There’s a few specific symbols in these images that I feel deserve special attention, which I enumerate below:

1.  The Satchel.

  • Each Fool in the cards above is carrying some sort of satchel on his back, but his attention isn’t on that sack.  Some readers hold that this sack represents one’s past lives and experiences–the stuff that clings to all of us when we are ‘born’, but that we don’t consciously acknowledge in our new paradigm.  Rachel Pollack, however, calls attention to the fact that the Fool “bears them lightly and does not mistake them for his true self, which, after all, is nothing.”  Robin Wood, on the other hand, says that this pack holds everything the Fool needs to get along in the world, but they’re not easily accessible to him (especially in her deck, where it is strapped to the Fool “with the white ribbons of guilelessness”).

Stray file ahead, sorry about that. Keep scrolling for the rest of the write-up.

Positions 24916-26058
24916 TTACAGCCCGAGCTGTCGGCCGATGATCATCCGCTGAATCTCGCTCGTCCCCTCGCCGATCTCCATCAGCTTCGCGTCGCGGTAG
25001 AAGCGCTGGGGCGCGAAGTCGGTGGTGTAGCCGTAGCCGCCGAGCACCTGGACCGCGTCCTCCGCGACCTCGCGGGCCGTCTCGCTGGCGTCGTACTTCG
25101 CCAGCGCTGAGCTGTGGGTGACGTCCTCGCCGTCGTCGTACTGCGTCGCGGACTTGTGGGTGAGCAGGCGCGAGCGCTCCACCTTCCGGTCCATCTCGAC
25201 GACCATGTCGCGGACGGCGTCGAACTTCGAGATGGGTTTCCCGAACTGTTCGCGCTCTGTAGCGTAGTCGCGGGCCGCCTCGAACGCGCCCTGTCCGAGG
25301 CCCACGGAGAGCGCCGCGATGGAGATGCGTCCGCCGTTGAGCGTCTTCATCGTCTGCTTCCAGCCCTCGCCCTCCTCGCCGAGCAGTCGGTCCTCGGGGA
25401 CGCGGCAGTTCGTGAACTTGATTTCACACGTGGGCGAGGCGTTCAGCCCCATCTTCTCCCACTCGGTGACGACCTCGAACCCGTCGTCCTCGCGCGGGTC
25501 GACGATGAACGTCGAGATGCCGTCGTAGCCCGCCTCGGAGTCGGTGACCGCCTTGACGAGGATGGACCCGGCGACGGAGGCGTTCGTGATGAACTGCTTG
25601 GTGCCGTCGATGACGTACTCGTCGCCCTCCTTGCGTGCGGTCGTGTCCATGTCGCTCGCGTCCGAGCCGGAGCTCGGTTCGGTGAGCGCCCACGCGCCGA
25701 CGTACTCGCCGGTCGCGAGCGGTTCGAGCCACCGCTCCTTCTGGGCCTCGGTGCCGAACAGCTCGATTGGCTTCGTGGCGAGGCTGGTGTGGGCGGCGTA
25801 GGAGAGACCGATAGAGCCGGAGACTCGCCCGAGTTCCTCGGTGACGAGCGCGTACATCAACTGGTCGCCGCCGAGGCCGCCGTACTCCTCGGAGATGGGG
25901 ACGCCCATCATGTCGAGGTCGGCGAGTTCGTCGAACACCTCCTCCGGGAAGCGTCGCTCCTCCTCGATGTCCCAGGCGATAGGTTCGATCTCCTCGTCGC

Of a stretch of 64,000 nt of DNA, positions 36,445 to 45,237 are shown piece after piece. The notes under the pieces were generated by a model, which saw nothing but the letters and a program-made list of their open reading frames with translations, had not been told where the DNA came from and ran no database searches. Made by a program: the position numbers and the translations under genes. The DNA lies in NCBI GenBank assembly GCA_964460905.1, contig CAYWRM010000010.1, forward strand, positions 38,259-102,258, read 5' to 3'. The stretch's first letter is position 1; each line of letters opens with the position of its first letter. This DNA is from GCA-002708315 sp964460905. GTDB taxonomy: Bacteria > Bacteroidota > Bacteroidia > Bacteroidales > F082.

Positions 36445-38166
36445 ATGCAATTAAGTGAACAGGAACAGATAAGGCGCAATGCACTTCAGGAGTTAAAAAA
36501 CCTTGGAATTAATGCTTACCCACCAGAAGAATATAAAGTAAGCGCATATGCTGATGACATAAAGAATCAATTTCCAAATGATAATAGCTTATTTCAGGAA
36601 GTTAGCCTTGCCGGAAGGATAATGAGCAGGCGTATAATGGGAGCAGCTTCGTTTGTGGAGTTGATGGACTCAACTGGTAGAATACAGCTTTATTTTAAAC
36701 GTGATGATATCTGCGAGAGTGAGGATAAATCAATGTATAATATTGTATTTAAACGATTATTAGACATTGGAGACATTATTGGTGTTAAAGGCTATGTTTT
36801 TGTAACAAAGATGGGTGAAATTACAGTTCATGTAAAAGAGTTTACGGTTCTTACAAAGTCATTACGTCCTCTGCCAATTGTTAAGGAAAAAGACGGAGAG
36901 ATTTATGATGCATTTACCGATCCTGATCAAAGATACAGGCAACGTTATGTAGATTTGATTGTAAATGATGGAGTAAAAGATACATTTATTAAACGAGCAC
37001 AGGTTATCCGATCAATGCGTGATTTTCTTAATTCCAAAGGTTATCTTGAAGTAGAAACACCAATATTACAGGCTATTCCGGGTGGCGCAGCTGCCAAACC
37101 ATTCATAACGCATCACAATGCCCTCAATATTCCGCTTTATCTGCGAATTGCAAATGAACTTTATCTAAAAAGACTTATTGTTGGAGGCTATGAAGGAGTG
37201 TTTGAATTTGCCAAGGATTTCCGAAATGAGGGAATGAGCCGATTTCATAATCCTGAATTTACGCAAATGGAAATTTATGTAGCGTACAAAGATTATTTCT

2.  The Wand/Flute.

  • In most cards, the satchel dangles from a wand, which is highly significant in the Tarot as a symbol of one’s Will.  It’s important to note that the Fool is almost negligent of his Will at this point, as he has carelessly tossed it over his shoulder in a passive role as a carrier.  In Robin Wood’s deck, that wand is transformed into a musical pipe, which really highlights what she views the Fool doing with his will: playing with it.  “In a larger sense [the Fool is] doing just as he wants [with his Will], with little regard for the consequences.  Far from a staff to steady his steps, he has made [it] into a flute to dance to!  And dancing on the edge is very dangerous.”